Scrapping East Cambs local housing plan creates uncertainty, exacerbates crisis and drives up prices, says Housebuilders’ Federation

PUBLISHED: 15:38 18 February 2019

An artist's impression of what Kennett could look like as a garden village. Picture: ARCHITECT.

An artist's impression of what Kennett could look like as a garden village. Picture: ARCHITECT.

Archant

Spiralling house prices, cancellation of major infrastructure projects and slowing down of Government investment could be the outcome of East Cambridgeshire Council scrapping their emerging local plan, they were warned today.

The Home Builders Federation attacked the council ahead of a meeting on Thursday that could see two years work on a new plan abandoned.

Mark Behrendt, planning manager for local plans at the federation, said: “East Cambridgeshire has consistently under delivered on new homes and the inspector’s proposed changes would have helped ensure that the backlog in supply was addressed earlier.

“By not planning properly for its future housing the council risks losing out on the huge social and economic contribution house building makes.

“Not only would the local area be missing out on major investment that would deliver more jobs, affordable housing and improvements to infrastructure it will also mean that the council are less likely to benefit from the additional funding from central government.

He said: “The approach taken by the council will mean that the backlog in housing needs will not be delivered leading to worsening affordability in an area where average house prices are nearly 10 times average incomes.”

Mr Behrendt warned: “Since the Government is committed to building an ambitious 300,000 homes per year across the country, East Cambridgeshire has to ensure that it is doing its part to meet the targets given. The local plan in part was helping to ensure these targets were met.”

“It is a requirement under the planning system to have an up to date local plan in place. Government is currently targeting those local authorities that do not have an adopted plan and putting them into ‘special measures’.”

The federation says that in areas where there is not an up to date plan in place decisions on development are taken ‘by appeal’ on an individual site by site basis. “The inspector is instructed to weight his decision in favour of the developer because of the fact that the council doesn’t have a plan in place that will deliver the homes needed,” said Mr Behrendt.

“This ‘speculative’ method of deciding where development takes place does not encourage joined up planning and creates huge uncertainty for communities.”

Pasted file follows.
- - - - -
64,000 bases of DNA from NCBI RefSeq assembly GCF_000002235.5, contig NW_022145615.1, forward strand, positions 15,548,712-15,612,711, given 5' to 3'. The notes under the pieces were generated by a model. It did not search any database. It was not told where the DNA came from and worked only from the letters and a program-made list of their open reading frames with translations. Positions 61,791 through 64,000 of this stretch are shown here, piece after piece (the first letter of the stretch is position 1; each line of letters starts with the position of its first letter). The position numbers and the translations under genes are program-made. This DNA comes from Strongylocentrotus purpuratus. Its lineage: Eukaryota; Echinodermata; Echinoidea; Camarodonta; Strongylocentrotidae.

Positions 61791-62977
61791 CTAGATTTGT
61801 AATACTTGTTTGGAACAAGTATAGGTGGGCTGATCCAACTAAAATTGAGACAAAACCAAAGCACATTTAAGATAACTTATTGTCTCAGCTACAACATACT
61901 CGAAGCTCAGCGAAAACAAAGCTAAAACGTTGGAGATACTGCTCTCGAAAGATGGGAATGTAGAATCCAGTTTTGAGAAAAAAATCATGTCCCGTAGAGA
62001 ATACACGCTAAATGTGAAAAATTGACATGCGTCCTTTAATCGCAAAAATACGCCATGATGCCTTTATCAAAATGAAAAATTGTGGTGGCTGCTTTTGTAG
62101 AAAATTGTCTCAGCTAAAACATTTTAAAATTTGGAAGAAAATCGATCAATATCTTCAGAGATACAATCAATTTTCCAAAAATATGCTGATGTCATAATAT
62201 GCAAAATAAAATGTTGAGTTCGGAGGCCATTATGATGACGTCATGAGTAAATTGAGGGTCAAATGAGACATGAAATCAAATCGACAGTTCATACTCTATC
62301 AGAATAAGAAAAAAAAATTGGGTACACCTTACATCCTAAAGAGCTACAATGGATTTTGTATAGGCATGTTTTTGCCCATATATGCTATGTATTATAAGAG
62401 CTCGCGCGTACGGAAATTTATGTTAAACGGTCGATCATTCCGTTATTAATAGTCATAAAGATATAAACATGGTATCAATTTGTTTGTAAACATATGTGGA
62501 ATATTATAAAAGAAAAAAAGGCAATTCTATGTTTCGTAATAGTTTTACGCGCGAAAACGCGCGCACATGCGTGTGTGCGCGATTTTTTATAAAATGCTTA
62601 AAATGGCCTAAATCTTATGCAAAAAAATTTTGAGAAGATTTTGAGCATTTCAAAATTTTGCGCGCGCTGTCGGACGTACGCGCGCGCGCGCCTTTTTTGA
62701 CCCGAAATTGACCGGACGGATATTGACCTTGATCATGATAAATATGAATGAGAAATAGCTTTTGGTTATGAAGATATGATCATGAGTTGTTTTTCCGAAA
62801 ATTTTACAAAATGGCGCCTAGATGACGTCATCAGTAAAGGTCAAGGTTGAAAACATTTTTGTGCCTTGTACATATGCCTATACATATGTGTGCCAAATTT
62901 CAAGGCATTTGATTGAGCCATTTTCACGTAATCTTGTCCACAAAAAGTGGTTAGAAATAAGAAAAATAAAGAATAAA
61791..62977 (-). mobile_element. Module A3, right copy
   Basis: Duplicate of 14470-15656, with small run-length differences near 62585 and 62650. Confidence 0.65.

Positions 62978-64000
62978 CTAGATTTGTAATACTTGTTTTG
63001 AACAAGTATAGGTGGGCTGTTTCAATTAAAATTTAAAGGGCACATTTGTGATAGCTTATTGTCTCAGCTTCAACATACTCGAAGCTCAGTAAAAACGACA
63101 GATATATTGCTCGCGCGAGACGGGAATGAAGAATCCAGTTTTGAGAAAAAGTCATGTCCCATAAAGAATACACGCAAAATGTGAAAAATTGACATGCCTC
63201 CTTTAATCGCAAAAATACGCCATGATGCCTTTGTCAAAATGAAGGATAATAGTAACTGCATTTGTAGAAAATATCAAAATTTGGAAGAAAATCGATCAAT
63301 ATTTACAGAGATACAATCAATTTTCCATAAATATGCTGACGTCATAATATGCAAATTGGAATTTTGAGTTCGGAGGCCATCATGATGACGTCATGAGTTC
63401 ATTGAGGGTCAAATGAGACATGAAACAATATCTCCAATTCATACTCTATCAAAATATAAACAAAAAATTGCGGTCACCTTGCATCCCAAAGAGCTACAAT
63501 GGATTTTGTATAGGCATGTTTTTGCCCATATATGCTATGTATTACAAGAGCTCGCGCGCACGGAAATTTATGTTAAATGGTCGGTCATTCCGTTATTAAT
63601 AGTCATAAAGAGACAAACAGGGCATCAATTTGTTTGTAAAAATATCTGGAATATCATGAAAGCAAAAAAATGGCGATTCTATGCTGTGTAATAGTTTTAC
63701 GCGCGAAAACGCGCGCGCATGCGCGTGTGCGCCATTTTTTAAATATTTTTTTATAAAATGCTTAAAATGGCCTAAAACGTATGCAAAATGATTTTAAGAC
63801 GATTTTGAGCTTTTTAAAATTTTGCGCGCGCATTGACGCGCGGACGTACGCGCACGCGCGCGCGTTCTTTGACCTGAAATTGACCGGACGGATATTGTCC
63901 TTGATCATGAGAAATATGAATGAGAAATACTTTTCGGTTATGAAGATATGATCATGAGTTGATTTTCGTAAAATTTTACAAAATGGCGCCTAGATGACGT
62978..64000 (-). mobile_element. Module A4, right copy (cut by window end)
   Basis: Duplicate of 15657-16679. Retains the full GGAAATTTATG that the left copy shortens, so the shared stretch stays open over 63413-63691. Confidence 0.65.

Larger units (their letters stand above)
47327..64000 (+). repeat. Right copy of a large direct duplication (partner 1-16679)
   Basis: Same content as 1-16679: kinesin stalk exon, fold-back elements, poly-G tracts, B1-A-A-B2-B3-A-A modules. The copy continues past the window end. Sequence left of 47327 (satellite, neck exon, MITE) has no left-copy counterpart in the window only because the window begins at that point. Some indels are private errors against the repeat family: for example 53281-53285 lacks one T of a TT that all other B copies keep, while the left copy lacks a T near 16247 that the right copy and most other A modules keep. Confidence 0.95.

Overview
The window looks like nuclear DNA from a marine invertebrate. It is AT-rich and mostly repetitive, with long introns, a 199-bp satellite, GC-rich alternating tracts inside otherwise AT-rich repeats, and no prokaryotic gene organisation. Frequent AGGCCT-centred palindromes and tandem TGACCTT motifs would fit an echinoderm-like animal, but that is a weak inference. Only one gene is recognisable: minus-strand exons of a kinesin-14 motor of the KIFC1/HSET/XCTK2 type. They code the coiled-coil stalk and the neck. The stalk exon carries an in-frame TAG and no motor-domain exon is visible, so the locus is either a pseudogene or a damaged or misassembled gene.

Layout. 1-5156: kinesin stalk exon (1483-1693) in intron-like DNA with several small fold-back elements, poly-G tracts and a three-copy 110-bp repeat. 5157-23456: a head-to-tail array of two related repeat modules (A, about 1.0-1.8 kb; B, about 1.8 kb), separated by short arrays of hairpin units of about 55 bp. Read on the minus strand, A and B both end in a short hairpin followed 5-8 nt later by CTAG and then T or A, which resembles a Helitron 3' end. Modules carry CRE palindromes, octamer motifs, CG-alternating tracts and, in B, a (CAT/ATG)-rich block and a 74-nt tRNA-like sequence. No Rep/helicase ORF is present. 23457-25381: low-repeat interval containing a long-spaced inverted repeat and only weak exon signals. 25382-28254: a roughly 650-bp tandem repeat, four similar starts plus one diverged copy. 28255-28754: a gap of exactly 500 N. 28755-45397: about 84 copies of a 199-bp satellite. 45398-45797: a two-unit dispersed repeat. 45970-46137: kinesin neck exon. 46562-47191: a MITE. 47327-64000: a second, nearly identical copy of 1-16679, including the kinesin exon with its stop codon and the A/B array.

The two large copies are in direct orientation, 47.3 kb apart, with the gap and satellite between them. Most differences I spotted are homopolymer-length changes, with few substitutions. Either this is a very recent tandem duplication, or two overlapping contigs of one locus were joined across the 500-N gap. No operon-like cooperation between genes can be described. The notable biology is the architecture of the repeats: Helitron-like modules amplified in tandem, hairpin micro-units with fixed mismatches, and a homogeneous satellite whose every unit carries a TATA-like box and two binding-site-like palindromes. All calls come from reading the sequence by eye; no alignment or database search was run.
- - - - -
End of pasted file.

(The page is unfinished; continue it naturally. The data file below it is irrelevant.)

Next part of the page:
East Cambridgeshire District Council and the planning inspector have disagreed on the local plan for housing and this says the federation creates huge uncertainty for residents and businesses in the district.

East Cambs Council is expected to reject the inspector’s proposed changes and withdrew the plan that according to the housebuilders’ federation “will throw the process for agreeing where new homes will be built up into turmoil”.

By law all local authorities are required to have a local plan in place, detailing their proposals for future housing supply.

By abandoning the new plan and reverting to one put together in 2015, the council believes it can still deliver on new build targets and re-establish certainty in the local housing building market.

The federation is less sure, insisting that “the disagreement and the council’s subsequent withdrawal of the plan means that there is now no blueprint in place for how new homes will be built.

“As a result decisions on new developments will be on a speculative ad-hoc ‘appeal’ basis that creates uncertainty for all. The confusion created by the council’s decision is especially concerning given that there was already a huge backlog in supply”.

In order to meet housing needs the federation says East Cambs needs to ensure the delivery of nearly 600 homes a year.

“In 2017/18 just 289 homes were built,” said their spokesman. “This continued undersupply of new homes will only exacerbate the housing crisis in the area, driving up house prices further and making it even more difficult for young people to find a home.

“It will also mean the area could be missing out on millions of pounds worth of investment in infrastructure and amenities and the economic boost that house building can provide.”

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